In previous blog posts and demos we showed that a simplified approach is the way to obtain clear results in deploying VoLTE and 2G/4G mixed networks. We performed the industry’s first VoLTE call from a GSM mobile phone to an iPhone 6, through a single unified core network, the YateUCN, and we presented our solution for handling SRVCC (Single Radio Voice Call Continuity) as an inter-MSC (Mobile Switching Center) handover from 4G to 2G in the same YateUCN. Follow our take on why VoLTE hasn’t developed as rapidly as we all expected it would. We’ll give our insight and what we’ve learned from the many discussion we’ve had with mobile operators and smartphone producers alike.
Sure, VoLTE is great! Combining the powers of IMS and LTE, VoLTE offers excellent high-definition voice calls. It also guarantees a Quality of Service component, ensuring that customers get an unprecedented quality of voice services. However, VoLTE depends on far too many aspects to be fully functional and widely deployed, contrary to what optimistic reports have predicted in the past.
One of the main issues operators and customers alike are facing is the fact that there’s still a shortage of VoLTE capable smartphones. By April 2015 Verizon offered around 15 devices supporting VoLTE, while AT&T’s smartphone selection included around 19 devices capable of HD voice, in July 2015, as seen on their online shop. iPhone6 is still the only device capable of supporting VoLTE for all the operators that offer it. What’s more, most of these devices came from about 5 smartphone vendors, giving customers a limited choice when they buy a new phone.
Approximately 97% of VoLTE capable smartphones have their LTE chipset from the same vendor. According to reports from smartphone producers and operators alike, the VoLTE client is not stable enough, this being the reason why some vendors don’t even activate VoLTE in the baseband, and also why operators implement VoLTE in both the smartphones and the IMS network itself differently.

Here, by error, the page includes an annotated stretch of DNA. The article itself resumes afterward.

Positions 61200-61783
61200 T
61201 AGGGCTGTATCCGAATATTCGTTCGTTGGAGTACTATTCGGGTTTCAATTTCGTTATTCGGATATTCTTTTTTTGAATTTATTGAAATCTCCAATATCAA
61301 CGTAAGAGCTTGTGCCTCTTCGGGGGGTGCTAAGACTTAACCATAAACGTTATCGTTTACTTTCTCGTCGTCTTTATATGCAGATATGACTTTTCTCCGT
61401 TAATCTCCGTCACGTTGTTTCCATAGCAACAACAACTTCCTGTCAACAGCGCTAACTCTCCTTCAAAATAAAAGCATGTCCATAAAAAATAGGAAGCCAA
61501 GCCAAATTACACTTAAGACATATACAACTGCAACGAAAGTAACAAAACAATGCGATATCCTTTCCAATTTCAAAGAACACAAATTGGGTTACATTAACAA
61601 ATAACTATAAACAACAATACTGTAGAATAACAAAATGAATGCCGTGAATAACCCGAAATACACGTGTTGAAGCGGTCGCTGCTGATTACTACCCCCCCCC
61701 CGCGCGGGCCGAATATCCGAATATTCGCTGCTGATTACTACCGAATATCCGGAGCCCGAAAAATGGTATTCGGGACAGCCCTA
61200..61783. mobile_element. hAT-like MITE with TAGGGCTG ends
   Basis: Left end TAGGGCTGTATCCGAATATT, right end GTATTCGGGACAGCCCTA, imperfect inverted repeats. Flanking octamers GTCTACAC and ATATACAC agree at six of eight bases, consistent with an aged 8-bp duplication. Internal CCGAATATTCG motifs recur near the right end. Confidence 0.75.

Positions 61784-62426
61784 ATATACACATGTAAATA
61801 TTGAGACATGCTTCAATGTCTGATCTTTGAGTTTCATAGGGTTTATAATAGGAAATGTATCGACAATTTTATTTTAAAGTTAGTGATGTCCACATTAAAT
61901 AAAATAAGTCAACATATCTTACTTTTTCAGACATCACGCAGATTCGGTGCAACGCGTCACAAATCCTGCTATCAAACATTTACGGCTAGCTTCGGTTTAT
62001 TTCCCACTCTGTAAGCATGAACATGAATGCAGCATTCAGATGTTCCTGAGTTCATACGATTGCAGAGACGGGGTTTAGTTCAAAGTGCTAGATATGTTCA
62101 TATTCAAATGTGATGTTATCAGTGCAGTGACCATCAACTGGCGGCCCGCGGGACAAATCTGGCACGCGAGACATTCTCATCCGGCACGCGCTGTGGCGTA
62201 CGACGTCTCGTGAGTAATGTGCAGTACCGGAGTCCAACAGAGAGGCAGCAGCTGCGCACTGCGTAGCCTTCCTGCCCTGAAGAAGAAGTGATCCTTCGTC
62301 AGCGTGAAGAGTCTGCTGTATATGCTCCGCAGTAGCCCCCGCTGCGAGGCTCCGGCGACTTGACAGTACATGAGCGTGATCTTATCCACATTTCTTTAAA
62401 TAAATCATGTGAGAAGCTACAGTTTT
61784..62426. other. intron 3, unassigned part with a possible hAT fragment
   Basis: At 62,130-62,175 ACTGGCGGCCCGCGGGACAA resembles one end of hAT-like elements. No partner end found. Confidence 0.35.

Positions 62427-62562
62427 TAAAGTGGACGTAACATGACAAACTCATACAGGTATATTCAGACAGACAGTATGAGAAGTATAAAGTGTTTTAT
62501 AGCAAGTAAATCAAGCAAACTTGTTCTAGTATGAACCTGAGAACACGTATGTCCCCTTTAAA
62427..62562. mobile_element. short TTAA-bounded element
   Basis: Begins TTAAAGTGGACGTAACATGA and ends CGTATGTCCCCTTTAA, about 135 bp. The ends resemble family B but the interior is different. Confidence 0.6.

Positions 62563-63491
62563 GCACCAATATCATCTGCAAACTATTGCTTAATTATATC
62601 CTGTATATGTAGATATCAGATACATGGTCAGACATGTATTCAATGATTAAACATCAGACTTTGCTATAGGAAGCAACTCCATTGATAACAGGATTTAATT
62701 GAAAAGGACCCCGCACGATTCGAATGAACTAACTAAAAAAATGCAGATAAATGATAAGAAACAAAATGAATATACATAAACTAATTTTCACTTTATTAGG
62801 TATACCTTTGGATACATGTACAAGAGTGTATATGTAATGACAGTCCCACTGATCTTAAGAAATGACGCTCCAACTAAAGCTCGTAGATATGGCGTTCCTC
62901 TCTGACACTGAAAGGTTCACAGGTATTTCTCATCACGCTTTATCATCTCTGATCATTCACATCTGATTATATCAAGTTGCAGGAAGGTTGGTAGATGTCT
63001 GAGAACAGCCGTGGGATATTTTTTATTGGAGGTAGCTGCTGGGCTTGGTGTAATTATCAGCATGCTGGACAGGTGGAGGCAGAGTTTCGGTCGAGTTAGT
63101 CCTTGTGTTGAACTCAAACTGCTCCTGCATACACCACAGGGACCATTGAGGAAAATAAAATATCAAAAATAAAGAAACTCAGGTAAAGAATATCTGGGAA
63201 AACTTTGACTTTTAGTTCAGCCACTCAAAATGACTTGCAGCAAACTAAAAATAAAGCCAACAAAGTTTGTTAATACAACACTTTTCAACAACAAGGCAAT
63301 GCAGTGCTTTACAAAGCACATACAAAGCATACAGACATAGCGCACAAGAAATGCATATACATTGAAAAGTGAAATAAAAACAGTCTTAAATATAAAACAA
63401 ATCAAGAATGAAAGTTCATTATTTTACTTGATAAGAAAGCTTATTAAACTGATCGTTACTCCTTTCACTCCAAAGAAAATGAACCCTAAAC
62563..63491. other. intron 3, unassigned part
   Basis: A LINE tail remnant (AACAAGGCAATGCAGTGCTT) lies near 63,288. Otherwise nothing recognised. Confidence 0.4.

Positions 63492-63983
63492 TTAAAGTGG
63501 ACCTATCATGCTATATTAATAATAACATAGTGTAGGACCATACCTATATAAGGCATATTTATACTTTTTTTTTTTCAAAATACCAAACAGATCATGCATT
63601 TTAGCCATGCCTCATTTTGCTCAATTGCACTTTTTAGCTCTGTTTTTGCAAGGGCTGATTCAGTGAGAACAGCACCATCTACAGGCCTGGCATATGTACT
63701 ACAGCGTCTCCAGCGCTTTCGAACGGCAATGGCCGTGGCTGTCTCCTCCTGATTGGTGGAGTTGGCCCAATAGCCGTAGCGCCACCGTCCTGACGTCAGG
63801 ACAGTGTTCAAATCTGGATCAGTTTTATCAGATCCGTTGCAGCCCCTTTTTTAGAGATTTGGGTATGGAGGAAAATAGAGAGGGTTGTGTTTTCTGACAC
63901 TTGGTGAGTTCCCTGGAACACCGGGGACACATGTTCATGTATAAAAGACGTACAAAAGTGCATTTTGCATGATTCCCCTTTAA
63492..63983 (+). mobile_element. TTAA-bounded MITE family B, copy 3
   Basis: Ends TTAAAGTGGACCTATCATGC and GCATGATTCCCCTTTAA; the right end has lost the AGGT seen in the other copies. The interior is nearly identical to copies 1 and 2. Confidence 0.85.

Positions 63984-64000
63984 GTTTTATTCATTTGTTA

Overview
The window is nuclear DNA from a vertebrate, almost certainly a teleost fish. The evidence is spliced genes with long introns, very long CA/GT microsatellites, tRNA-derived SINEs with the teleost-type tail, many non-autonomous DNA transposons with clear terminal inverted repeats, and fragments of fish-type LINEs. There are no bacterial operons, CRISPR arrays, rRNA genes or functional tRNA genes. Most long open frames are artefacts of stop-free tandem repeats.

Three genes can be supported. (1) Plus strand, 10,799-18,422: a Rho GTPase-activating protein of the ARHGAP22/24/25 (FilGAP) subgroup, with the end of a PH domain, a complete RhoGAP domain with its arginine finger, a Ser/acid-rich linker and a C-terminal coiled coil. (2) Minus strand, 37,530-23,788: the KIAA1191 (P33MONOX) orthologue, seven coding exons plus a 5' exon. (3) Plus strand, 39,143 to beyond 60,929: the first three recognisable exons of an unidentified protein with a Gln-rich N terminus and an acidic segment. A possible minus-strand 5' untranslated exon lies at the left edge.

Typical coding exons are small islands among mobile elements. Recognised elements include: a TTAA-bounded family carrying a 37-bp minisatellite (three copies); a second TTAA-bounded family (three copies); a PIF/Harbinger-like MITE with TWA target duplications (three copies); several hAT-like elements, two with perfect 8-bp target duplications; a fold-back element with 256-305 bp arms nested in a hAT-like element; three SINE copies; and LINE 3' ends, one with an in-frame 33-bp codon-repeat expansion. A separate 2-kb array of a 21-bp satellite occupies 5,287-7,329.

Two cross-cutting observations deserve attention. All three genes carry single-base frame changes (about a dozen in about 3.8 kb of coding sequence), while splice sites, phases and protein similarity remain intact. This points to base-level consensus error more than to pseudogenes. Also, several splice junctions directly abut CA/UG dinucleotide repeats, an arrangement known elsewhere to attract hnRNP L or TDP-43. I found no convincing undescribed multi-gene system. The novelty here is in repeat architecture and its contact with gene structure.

This also leads to the lack of interoperability between mobile carriers. Currently, VoLTE works only between devices belonging to the same network: for example, a T-Mobile customer using a VoLTE capable handset cannot roam in the AT&T VoLTE network of a called party. However, this was one of the main goals when VoLTE specifications were developed and we should still expect it to happen at some point.
Lastly, and perhaps most importantly, VoLTE deployments are scarce. A GSA report from July 2015 showed that only 25 operators have commercially launched VoLTE networks in 16 countries, while there are around 103 operators in 49 countries who are planning, trialling or deploying VoLTE. Compared with the total of 422 LTE networks commercially launched in 143 countries, VoLTE deployments are dramatically lower. This is the result of mobile carriers having a difficult time planing and building functional LTE and VoLTE networks, while also developing the essential Single Radio Voice Call Continuity (SRVCC) technology in an effective and performable way.
VoLTE still needs to leap over many hurdles until it becomes a technology used world wide. Operators, network equipment vendors, smartphones and chipset producers need to cooperate and jointly find technical solutions that will allow for a more swift VoLTE roll-out in most LTE networks.